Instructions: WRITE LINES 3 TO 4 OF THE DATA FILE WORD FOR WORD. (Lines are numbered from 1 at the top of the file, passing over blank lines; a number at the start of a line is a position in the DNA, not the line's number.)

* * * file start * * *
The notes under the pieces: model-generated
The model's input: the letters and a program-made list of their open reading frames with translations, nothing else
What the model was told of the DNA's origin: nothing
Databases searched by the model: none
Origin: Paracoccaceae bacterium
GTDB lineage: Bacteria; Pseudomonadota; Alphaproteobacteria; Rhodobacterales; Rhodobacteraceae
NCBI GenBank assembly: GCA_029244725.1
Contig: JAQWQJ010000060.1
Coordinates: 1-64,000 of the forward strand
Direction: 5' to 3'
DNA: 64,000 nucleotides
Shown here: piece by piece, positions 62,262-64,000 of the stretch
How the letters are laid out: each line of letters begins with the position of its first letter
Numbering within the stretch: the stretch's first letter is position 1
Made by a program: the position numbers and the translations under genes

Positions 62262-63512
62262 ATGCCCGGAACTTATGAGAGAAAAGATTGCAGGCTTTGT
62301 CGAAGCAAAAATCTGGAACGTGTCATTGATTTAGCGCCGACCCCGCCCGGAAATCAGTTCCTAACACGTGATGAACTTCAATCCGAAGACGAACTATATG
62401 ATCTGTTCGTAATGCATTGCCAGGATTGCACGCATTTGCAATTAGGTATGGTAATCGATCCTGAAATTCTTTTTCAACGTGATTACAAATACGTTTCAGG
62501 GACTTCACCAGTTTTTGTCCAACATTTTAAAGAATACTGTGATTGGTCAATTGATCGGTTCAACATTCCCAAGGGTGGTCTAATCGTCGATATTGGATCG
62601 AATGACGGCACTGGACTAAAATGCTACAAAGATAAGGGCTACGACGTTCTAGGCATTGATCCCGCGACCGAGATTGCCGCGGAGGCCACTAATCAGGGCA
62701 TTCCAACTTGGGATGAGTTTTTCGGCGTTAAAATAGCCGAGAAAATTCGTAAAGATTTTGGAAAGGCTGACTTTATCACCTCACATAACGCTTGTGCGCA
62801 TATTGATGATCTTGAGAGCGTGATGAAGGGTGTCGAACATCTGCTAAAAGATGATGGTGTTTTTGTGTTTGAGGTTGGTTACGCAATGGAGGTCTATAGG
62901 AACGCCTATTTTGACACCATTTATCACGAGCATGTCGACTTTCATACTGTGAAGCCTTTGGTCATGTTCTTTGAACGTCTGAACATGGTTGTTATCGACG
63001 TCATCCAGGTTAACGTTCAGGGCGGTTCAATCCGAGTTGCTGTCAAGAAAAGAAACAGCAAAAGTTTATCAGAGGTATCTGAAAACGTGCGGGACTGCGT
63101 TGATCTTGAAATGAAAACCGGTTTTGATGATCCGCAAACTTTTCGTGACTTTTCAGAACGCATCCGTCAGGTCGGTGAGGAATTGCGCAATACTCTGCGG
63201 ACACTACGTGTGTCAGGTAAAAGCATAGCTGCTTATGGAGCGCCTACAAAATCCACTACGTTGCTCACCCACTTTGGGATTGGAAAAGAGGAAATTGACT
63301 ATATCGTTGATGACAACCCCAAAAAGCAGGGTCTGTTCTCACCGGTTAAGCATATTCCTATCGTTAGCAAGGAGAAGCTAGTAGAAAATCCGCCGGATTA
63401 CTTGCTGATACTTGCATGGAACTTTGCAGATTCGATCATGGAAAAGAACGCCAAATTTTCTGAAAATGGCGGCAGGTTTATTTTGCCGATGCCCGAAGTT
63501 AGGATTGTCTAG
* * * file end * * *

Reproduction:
What the model was told of the DNA's origin: nothing
Databases searched by the model: none